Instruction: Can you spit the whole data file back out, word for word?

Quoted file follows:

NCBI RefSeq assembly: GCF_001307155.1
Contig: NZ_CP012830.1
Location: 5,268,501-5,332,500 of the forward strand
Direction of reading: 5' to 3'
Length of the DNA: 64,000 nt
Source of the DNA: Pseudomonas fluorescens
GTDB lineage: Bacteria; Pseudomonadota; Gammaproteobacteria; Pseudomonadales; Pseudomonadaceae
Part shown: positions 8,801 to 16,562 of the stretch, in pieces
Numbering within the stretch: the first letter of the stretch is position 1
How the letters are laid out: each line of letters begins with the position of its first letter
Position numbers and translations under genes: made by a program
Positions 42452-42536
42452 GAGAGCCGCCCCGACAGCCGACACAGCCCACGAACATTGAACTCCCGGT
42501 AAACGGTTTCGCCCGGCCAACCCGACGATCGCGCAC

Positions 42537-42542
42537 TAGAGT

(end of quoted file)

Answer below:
NCBI RefSeq assembly: GCF_001307155.1
Contig: NZ_CP012830.1
Location: 5,268,501-5,332,500 of the forward strand
Direction of reading: 5' to 3'
Length of the DNA: 64,000 nt
Source of the DNA: Pseudomonas fluorescens
GTDB lineage: Bacteria; Pseudomonadota; Gammaproteobacteria; Pseudomonadales; Pseudomonadaceae
Part shown: positions 8,801 to 16,562 of the stretch, in pieces
Numbering within the stretch: the first letter of the stretch is position 1
How the letters are laid out: each line of letters begins with the position of its first letter
Position numbers and translations under genes: made by a program
Positions 42452-42536
42452 GAGAGCCGCCCCGACAGCCGACACAGCCCACGAACATTGAACTCCCGGT
42501 AAACGGTTTCGCCCGGCCAACCCGACGATCGCGCAC

Positions 42537-42542
42537 TAGAGT